How Montreal's public transit agencies are preparing for COVID-19
Be it disinfecting turnstiles to developing pandemic policies, health officials say handwashing is best
With COVID-19 spreading around the world, Montreal's public transit authorities say they are keeping a close eye on the situation and even developing new policies to help reduce risk to passengers.
But disinfecting high-traffic, public surfaces like handrails and ticket dispensers on a regular basis isn't going to stop the coronavirus in its tracks as it can survive a few days on a dry surface and about six on a wet surface, according to Dr. Yves Jalbert, deputy director of public health protection for Quebec.
"Anybody can go into the subway and touch things. Even if you washed it a half hour ago, it's not effective anymore," said Jalbert Wednesday as the province updated the public on Quebec's effort to prevent the spread of COVID-19.
"That's why we insist on handwashing."
A second person has tested positive for the virus in Quebec, the government announced Thursday. But the risk of infection remains low in the province, according to Health Minister Danielle McCann.
Regardless, public transit authorities in the Montreal region are getting ready for COVID-19.
STM scrubs visible surfaces
Montreal's public transportation service, the STM, is increasing the frequency that it cleans its metro cars.
The STM usually washes the cars' floors every few days, but a new train-cleaning program is gradually being introduced to ensure the interiors, including the grab bars, are fully washed within seven days.
But buses are a different story.
STM spokesperson Philippe Déry said buses will continue to get a complete interior clean every 42 days as that is the STM's usual procedure.
He said transit officials are in close contact with public health authorities, but there are still no specific guidelines for cleaning frequency or methods.
As far as the rest of the network, the STM says all visible surfaces, like ticket dispensers, turnstiles and handrails, are being cleaned on a weekly basis with soaps and disinfectants — including a type that some hospitals use.
The STM uses different cleaning methods and products depending on the target surfaces. Some products keep surfaces disinfected for up to 24 hours, the STM says in a statement.
There are specific cleaning protocols and disinfectants used when messes like vomit need to be cleaned up, the statement says.
Exo develops intervention plan
Exo, the transit authority serving the greater Montreal region, says it already ensures its train cars are clean every day.
The floors, carpets, headrests and vents are cleaned weekly, Exo says. Doors and seats are cleaned monthly.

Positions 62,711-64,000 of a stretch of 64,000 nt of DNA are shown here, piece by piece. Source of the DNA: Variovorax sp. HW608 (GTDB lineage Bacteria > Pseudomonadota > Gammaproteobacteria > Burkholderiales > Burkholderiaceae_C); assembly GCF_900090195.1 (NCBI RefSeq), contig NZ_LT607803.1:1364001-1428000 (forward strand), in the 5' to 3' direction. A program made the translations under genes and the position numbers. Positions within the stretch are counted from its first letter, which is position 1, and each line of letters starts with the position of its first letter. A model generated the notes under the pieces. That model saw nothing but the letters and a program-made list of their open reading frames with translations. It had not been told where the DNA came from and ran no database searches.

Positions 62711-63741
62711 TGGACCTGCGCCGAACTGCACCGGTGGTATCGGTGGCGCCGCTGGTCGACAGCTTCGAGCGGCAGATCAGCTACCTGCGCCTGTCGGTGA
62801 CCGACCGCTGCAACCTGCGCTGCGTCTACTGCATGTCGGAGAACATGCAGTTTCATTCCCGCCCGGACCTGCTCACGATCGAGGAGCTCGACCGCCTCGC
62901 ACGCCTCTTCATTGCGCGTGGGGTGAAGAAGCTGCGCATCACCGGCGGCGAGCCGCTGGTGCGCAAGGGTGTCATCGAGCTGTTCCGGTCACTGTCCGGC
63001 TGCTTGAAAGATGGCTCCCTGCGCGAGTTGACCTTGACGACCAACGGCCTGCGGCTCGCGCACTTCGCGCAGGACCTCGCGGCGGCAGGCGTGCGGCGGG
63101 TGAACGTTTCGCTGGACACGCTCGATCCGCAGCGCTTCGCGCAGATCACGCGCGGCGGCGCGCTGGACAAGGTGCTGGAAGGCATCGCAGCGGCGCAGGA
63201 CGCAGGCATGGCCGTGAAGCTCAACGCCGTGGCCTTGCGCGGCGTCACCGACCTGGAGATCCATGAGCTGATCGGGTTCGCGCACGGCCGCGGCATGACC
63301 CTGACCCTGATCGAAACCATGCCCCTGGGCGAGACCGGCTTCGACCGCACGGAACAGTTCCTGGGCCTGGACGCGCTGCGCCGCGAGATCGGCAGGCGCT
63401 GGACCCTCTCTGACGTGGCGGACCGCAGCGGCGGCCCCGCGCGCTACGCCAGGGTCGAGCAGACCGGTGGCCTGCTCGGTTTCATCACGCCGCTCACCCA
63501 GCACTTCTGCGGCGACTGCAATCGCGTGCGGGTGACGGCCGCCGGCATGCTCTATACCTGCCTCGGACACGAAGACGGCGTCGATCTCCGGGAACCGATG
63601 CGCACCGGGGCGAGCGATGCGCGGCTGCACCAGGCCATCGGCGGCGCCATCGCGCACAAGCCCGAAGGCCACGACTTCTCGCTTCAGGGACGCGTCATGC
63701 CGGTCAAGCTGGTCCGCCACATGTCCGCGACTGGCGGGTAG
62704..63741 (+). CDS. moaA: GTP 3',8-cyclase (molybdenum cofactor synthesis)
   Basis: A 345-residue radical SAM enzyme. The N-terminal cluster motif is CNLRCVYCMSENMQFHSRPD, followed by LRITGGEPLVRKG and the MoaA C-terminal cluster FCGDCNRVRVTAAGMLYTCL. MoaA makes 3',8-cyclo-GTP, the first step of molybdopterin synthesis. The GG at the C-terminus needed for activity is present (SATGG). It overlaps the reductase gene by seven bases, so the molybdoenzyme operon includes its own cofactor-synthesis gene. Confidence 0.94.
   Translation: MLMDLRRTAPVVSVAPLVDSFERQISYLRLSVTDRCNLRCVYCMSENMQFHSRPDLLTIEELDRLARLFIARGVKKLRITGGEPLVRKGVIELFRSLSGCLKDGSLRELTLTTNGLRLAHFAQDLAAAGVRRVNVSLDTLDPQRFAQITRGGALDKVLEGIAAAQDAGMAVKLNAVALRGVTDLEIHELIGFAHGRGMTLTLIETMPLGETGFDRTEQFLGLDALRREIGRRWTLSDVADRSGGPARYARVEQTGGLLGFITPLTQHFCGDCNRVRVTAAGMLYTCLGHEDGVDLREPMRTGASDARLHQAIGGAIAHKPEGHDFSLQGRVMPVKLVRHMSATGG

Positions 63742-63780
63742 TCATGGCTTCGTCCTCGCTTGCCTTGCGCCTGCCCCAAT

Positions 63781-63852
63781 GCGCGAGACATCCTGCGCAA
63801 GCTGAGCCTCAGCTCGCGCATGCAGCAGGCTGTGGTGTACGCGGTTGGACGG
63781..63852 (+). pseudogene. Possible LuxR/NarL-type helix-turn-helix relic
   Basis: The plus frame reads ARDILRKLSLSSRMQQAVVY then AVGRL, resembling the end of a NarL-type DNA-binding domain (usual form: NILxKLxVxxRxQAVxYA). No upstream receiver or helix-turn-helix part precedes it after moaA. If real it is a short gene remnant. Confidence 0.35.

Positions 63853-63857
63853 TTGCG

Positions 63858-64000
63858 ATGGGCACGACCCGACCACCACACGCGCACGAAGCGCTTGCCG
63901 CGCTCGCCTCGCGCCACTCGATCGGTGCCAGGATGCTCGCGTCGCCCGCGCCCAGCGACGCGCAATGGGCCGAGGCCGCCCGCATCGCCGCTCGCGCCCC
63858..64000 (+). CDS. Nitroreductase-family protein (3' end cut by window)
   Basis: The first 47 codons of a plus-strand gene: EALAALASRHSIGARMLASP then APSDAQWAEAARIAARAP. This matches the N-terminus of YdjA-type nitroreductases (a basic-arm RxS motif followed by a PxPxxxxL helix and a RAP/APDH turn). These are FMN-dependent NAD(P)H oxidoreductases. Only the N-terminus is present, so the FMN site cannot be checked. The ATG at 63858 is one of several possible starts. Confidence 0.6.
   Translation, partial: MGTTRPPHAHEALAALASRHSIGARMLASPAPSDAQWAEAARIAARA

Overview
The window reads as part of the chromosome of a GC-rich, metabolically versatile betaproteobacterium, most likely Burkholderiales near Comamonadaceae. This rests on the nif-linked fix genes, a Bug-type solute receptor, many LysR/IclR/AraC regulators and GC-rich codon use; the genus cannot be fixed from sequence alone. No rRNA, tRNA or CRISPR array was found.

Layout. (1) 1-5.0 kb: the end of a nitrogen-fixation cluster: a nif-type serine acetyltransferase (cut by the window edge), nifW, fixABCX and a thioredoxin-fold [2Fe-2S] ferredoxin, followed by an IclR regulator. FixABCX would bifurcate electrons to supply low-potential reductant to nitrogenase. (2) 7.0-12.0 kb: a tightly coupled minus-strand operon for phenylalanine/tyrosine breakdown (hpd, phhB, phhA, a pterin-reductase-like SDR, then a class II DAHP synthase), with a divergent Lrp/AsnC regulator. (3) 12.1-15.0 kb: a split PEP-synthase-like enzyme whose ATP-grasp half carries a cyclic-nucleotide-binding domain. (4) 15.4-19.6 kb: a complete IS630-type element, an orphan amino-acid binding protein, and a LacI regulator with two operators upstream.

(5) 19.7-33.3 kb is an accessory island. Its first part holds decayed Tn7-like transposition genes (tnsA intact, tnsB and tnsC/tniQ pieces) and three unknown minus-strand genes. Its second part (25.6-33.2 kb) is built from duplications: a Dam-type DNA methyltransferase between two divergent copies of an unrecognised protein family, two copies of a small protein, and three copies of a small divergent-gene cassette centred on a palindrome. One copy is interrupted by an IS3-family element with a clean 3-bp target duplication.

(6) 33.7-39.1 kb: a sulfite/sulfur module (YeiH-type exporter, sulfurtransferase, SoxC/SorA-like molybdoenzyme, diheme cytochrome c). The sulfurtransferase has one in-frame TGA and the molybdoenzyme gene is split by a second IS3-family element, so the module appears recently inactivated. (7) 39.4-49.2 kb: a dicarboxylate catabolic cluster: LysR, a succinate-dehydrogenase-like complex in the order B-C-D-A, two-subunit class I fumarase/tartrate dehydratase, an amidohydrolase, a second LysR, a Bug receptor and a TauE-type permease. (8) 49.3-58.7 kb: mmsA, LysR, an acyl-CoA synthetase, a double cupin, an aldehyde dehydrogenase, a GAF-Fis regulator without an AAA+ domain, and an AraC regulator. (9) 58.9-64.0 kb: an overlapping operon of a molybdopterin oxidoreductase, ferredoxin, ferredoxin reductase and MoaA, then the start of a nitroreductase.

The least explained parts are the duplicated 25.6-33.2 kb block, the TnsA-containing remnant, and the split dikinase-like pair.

If COVID-19 is declared a pandemic, an intervention plan has been developed by Exo's administration to help minimize risk for everyone.
For now, Exo says health authorities are encouraging people to practice usual hygiene measures and that is what the transit authority favours for its clients and staff.
"Our teams are closely monitoring the situation's development and are ready to follow any instructions or to put in place any measure deemed appropriate by public health authorities," Exo said in a statement Wednesday.
Taxi company keeps drivers informed
Champlain Taxi president George Boussios said his drivers are all independent and own their own vehicles.
Because of that, the company can't just recall the fleet and disinfect the cars, he said.
He said Champlain Taxi has reminded drivers to clean the cars as often as they can throughout the day.
"Whether it's during the day or when they get home at night, to basically wipe down the door handles and the seats if they're leather and to basically keep their cars clean," he said.
Taxis don't get crowds like the metro system or buses, but the company has made sure to remind drivers about COVID-19 and how easily it spreads, he said.
Uber restricts employee travel
In a statement Wednesday, Uber says the company continues to "be concerned by the ongoing spread of coronavirus."
Guided by the advice of a "consulting public health expert," Uber says it has formed a team that will work to respond as needed in each area the company operates.
"We remain in close contact with local public health organizations and will continue to follow their recommendations," the statement says.
"We encourage both drivers and riders to follow the guidance of local authorities to help prevent the spread of the virus and we will continue to provide additional market-specific guidance as needed."
Employees are not allowed to travel to COVID-19 hotspots like northern Italy, Iran, South Korea and China, Uber says.
Drivers are asked to wash their hands frequently, keep their cars clean and stay home if they feel sick. Uber says, as far as the company knows, COVID-19 has not been spread between an Uber rider or driver.
With files from CBC's Chloe Ranaldi